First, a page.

FIFA Concerned About Match-Fixing in 2014 World Cup Group Stage

Joseph ZuckerFeatured ColumnistMarch 14, 2014

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Substandard Brazilian infrastructure and unfinished stadiums are no longer the only problems surrounding the 2014 FIFA World Cup. According to Soccerly's Ian Stewart Palmer, FIFA security chief Ralf Mutschke is worried that match-fixing could infiltrate the global event:

The tournament kicks off on June 12 and winds up on July 13 with the final group games beginning on June 23. Mutschke said those games have the greatest chance of attracting criminal groups since some of the 32 participating nations will already be eliminated from the event by then. He feels players on those teams will be more susceptible to bribes.

While many players involved in the world’s largest sporting event are multimillionaires, many players in some of the poorer countries just manage to get by on their wages. Mutschke stated, “We have a broad variety of different measures to look at the betting market, to make a risk assessment of each single game. The final is probably not at risk. The group stage is a different situation for some of the teams.”

This isn't the first time that Mutschke has presented the idea that the World Cup could be affected by match-fixing. Earlier in the month, he said that both he and FIFA are under the "presumption that the World Cup itself is under threat," per The Telegraph's Ben Rumsby:

"We are trying to protect the World Cup from fixing and we have set up a pretty wide range of measures to do so.”

As well as integrity briefings, those measures will include intelligence-led targeting of high-risk players, referees and fixtures. “We are also indicating the players, the teams and their histories in fixing and making a risk assessment,” Mutschke said. “Is it a group match, is it the first match, is it the end-of-a-group match, is it a final? This indicates the vulnerability.”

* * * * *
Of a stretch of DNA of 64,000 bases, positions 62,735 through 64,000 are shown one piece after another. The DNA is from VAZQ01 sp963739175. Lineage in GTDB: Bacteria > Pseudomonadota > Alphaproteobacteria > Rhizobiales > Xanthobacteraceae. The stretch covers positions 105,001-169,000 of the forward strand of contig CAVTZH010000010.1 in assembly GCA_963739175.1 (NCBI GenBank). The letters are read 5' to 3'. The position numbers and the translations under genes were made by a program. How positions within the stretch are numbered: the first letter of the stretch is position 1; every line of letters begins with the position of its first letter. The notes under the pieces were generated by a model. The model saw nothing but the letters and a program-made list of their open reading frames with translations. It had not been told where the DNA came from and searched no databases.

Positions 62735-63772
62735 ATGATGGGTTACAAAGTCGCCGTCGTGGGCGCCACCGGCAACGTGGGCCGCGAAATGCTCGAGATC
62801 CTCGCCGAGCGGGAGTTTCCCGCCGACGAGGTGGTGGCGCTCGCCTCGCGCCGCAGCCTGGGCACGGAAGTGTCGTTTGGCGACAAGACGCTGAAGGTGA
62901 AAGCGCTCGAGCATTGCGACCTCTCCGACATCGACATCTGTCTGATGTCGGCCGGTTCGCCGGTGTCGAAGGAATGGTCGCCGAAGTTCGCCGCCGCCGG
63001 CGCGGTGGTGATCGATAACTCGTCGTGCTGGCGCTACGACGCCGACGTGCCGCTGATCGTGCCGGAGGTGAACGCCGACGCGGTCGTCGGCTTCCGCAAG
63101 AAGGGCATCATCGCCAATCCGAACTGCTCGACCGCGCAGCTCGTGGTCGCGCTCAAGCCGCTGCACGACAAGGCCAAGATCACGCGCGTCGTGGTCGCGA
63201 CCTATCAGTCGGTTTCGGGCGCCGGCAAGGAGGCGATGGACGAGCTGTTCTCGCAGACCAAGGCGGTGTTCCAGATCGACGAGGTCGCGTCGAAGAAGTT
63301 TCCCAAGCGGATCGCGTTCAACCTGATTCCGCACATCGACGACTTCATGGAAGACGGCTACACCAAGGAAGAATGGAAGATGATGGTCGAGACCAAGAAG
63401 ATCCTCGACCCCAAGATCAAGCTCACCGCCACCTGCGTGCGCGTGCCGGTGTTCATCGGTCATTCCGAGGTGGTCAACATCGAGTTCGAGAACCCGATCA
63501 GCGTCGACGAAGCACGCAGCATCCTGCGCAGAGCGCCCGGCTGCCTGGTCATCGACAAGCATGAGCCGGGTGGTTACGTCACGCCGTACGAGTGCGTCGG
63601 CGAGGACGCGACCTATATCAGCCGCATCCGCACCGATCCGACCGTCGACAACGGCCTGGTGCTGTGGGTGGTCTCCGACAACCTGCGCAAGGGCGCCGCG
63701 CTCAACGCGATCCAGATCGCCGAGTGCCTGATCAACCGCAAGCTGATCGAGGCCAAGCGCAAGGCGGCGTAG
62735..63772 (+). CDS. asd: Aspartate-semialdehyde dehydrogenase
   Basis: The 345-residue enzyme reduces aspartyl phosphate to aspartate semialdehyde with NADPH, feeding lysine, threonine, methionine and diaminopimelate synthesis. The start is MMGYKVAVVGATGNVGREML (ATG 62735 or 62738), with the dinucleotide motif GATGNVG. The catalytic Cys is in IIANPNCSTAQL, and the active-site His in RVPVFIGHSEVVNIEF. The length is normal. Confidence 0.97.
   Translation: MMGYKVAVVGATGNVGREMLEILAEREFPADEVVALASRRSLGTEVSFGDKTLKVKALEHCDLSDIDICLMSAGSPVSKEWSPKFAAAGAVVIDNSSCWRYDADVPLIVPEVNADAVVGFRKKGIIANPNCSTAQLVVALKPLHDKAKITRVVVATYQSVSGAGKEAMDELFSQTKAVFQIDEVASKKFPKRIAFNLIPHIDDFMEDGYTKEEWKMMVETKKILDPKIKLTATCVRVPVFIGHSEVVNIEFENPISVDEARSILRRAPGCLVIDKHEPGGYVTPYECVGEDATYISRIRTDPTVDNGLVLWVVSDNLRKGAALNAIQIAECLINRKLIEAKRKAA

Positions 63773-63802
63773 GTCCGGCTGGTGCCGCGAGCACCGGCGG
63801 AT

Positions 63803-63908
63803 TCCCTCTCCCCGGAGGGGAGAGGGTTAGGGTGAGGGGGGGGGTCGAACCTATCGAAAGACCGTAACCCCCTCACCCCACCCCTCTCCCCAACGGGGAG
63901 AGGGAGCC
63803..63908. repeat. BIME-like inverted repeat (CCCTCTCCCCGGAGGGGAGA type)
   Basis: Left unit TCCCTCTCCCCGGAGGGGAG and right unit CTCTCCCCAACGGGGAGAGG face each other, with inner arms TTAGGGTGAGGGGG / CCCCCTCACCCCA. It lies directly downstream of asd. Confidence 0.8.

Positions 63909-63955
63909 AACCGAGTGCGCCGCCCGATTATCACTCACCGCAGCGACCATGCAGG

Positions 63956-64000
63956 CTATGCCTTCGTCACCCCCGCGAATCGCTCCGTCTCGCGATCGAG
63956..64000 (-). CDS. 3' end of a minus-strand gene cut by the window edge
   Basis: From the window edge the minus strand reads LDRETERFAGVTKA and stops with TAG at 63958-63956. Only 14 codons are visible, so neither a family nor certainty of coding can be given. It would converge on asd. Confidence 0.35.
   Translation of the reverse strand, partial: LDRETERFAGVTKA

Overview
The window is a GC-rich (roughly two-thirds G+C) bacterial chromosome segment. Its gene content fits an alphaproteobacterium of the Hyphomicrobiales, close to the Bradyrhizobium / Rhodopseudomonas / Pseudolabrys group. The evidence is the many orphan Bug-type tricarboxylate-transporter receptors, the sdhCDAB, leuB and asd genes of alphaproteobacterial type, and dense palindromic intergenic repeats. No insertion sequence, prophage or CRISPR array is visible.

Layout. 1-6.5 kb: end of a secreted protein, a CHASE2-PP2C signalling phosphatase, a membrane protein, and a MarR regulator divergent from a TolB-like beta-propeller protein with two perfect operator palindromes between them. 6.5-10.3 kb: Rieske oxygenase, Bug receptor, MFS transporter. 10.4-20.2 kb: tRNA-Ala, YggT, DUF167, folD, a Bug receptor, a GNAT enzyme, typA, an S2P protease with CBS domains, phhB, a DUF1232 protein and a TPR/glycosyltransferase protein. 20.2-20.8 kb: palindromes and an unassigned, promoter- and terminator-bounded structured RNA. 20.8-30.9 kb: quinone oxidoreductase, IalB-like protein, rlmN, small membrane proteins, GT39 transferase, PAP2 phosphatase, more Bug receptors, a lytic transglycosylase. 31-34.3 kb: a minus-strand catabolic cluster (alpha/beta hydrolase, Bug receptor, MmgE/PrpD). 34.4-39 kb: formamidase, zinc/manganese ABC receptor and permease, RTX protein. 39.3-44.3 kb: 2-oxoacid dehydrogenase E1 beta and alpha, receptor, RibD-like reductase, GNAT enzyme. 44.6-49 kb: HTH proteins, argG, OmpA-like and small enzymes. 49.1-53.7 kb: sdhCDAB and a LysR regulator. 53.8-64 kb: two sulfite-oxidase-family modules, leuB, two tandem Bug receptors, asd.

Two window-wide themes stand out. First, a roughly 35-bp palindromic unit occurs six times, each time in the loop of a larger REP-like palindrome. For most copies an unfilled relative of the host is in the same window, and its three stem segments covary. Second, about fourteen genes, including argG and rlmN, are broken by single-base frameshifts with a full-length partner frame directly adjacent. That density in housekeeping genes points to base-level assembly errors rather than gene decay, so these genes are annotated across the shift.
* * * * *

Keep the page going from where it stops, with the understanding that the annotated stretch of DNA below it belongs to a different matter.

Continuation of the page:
Football fans wouldn't be shocked to hear that match-fixing could creep into the game. Earlier in the year, Sam Sodje and D.J. Campbell were among those linked to a match-fixing probe in League One in England.

The World Cup hasn't been immune to the problem in the past, either, in one form or another.

In 1982, West Germany and Austria agreed to a mutually beneficial 1-0 win for West Germany, at the expense of Algeria. In 2002, controversy abounded about South Korea's quarterfinal win over Spain.

GWANGJU - JUNE 22:  Joaquin (left) of Spain is dejected as he misses the penalty that loses the penalty shoot-out during the FIFA World Cup Finals 2002 Quarter Finals match between Spain and South Korea played at the Gwangju World Cup Stadium, in Gwangju,
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With more money coming into the game, though, the idea of match-fixing on such a large scale seemed to dissipate. Players are getting paid so much money that there's little motivation to actively sabotage a match.

For some of the poorer countries, though, the temptation to fix a match is extremely tempting, even in today's game. These players aren't making five or six figures a week like the biggest stars in the game.

The specter of match-fixing could loom large in Brazil. This is supposed to be the grandest spectacle in sport. You wouldn't want to have something so vile affect the on-field action.

Yet, it's one of many issues that has cropped up in the buildup to the 2014 World Cup, between the stadium delays, lack of transportation, massive budget overruns and huge public outlay from the Brazilians.

Hopefully once the tournament starts, all of these issues will be in the past, and the world can focus on the play on the pitch.